“Dennis” revealed himself soon after his initial TV interview. His real name was Bob Lazar, and he claimed to have master’s degrees from MIT and Caltech and to have worked at Los Alamos National Laboratory before his brief stint at S-4.
There appeared to be no concrete evidence that Lazar attended those schools — investigators haven’t found him in any yearbook, and the schools’ administrators say they can’t find his name in their records — but Lazar contends that the government may have scrubbed his name from the books in order to discredit him.
Though Los Alamos officially denies he ever worked there, investigators have found a 1982 internal phone book containing a listing for “Robert Lazar,” and former employees have said they remember Lazar working there.
Parts of his story have actually panned out. Back in ’89, Lazar said that S-4 used a high-tech biometric scanner to identify employees by measuring the lengths of the bones in their hands. Recently, photos have come out of a similar scanner used in another secret government program. “I never thought I would see one of these again,” Lazar said in a 2018 documentary after seeing the photos for the first time.
And then a major bombshell dropped in 2017, when the New York Times reported that the Pentagon had been studying UFOs for years. It also released video of a UFO flying in a similar pattern to what Lazar described.
For the first time — in the Times, no less — high-ranking officials like former Sen. Harry Reid acknowledged that the government-funded UFO research, that it was interested in UFOs, and that it was studying how they flew. This funding didn’t happen while Lazar was supposedly at S-4, but to UFO truthers it was a crucial link.
Another piece of compelling evidence: For the past 30 years, Lazar has stuck to his story. He’s shied away from interviews since the late 80s, and in 2018 he said speaking out has changed his life for the worse, but nonetheless he hasn’t wavered. He still says he went to MIT and Caltech and he still says he saw alien ships near Area 51.
Area 51’s Actual Dark Secrets
It’s possible the real secret of Area 51 is at once more pedestrian and more terrifying than crash-landed UFOs in sealed hangars.
In the years since the late 1940s, no place in the world has been as heavily nuked as southern Nevada. Literally hundreds of American and British nuclear bombs have been set off there, and in places, the dust in the air is both radioactive and toxic from heavy metals.
There’s even a suspicion that actor John Wayne’s fatal cancer may have been caused by the time he spent shooting a movie about Genghis Khan in Nevada. We don’t know how long the radioactive isotopes will linger in the soil of Area 51 and its surroundings, but some of them have half-lives measured in millennia.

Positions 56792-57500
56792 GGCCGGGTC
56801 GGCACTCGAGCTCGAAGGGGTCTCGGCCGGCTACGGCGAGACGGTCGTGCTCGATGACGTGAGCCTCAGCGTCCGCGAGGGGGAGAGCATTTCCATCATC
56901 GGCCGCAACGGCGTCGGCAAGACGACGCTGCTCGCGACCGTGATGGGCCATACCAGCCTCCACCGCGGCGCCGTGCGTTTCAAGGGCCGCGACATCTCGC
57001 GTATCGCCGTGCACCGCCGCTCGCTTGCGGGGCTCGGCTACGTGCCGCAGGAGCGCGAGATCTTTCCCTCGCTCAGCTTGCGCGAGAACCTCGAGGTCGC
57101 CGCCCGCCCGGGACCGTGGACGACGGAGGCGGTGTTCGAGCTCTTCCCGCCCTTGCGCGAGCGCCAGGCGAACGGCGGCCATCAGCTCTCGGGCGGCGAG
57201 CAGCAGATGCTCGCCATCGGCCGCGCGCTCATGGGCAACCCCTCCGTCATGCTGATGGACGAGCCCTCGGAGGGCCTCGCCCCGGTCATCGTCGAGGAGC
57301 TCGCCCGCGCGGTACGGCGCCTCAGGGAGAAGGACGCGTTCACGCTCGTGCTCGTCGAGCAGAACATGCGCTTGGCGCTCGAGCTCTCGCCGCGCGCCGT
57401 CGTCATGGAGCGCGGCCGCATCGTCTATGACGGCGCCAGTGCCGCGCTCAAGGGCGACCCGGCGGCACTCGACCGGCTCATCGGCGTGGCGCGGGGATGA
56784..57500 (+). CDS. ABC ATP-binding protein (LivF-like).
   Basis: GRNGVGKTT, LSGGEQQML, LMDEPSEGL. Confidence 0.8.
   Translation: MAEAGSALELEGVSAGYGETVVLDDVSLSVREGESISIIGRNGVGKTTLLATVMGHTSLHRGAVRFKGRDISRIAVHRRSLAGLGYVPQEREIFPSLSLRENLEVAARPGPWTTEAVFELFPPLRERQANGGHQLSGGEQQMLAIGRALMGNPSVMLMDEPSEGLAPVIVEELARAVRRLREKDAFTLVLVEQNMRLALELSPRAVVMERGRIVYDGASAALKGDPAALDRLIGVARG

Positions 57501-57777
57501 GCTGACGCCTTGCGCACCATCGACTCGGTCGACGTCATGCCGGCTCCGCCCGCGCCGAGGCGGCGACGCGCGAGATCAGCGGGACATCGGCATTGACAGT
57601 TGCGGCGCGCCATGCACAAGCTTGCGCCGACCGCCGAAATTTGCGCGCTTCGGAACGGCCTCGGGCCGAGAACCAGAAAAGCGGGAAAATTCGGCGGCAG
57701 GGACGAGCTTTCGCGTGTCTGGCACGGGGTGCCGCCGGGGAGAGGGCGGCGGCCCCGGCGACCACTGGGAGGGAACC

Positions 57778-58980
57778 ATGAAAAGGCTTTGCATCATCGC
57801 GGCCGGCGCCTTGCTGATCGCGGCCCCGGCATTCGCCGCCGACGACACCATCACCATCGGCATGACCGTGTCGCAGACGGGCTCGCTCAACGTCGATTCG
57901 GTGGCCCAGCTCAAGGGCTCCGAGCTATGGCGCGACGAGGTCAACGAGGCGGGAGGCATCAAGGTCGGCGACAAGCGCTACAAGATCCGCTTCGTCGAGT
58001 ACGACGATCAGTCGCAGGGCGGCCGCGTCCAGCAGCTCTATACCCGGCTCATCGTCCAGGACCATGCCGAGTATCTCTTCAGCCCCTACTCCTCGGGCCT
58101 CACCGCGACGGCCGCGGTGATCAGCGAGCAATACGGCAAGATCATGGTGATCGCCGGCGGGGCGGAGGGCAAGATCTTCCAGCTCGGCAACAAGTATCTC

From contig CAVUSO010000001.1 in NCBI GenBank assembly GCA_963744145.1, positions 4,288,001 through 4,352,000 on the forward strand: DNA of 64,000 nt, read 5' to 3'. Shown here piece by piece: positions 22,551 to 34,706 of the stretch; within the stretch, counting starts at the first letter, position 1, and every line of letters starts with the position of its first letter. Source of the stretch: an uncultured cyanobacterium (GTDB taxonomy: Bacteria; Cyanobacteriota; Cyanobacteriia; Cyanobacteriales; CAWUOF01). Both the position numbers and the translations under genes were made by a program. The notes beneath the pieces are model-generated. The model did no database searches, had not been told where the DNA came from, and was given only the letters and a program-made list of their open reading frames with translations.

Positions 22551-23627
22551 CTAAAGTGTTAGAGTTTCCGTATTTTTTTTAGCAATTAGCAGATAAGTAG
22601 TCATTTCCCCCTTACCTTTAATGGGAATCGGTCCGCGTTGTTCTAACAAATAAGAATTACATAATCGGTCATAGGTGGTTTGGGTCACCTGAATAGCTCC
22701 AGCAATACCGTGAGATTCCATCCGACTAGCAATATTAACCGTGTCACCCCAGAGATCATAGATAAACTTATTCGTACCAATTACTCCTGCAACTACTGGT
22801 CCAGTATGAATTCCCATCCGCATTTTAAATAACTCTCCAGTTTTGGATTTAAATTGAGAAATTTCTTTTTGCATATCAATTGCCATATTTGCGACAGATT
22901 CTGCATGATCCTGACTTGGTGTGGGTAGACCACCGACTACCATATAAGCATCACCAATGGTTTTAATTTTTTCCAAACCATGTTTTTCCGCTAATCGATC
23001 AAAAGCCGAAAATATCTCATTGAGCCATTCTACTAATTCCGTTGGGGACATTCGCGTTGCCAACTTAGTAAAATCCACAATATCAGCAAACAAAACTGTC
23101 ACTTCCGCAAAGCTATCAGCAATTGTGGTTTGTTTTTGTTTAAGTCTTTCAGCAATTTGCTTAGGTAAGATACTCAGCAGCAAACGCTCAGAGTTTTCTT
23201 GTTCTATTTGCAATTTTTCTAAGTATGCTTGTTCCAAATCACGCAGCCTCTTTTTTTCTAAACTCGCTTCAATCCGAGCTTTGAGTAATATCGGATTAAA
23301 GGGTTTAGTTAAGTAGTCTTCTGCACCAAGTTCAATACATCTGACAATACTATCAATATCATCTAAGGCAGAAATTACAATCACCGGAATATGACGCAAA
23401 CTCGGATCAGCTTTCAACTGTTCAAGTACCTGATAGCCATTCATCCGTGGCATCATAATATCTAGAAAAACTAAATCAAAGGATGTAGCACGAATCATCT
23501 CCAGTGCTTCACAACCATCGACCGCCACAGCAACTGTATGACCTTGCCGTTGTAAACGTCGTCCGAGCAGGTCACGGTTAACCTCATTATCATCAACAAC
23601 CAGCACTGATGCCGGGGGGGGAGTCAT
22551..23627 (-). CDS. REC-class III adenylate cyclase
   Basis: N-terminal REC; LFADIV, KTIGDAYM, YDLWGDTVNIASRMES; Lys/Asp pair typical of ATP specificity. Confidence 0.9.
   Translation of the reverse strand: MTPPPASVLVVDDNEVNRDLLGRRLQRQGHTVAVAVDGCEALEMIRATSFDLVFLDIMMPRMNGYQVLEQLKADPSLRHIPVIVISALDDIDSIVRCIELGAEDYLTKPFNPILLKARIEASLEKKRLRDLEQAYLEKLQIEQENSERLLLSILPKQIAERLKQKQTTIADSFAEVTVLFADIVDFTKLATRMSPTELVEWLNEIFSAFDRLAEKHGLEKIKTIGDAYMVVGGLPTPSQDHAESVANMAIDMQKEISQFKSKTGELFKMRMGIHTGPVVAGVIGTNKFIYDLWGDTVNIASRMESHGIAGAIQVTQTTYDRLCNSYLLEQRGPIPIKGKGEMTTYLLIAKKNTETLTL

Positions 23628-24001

But the vast pall of secrecy over Area 51 may hide a different kind of danger. If the government forbids the public from entering a place and forbids the press from asking questions, abuses are bound to happen.
According to attorney Jonathan Turley, who represented Area 51 workers in two lawsuits in the 1990s, “the government had placed discarded equipment and hazardous waste in open trenches the length of football fields, then doused them with jet fuel and set them on fire. The highly toxic smoke blowing through the desert base was known as ‘London fog’ by workers.”
They sued the government, and a court acknowledged that the burning of toxic waste amounted to a federal crime, but the government refused to divulge the name of the base and what substances it had burned. All it had to do was utter the magic words — “national security” — and the court couldn’t force it to answer any more questions.
From Mystery To Kitschy Americana
There’s little doubt as to whether secret stuff still goes on there – those unmarked, unregistered Boeing 737s still fly from Las Vegas’s McCarren International Airport to Groom Lake and back again nearly every day – but the old days are definitely over for America’s Mordor.
Today, it’s almost impossible to drive through the region without alien bobbleheads and commemorative spoons spontaneously appearing in your luggage. Being kitschy and spooky is an industry for the nearby towns of Alamo and Rachel, Nevada, and frankly nobody in the place would like those tourist-drawing mysteries dispelled.
It would seem that America’s consumer culture ultimately triumphs over even advanced alien civilizations and the underground research centers we build to reverse-engineer them.
Enjoying reading about America’s darkest secrets? Make sure you read about Project Blue Book, when the U.S. government actually hunted for aliens. Then read up on Project Chariot, the government’s secret plan to nuke Alaska.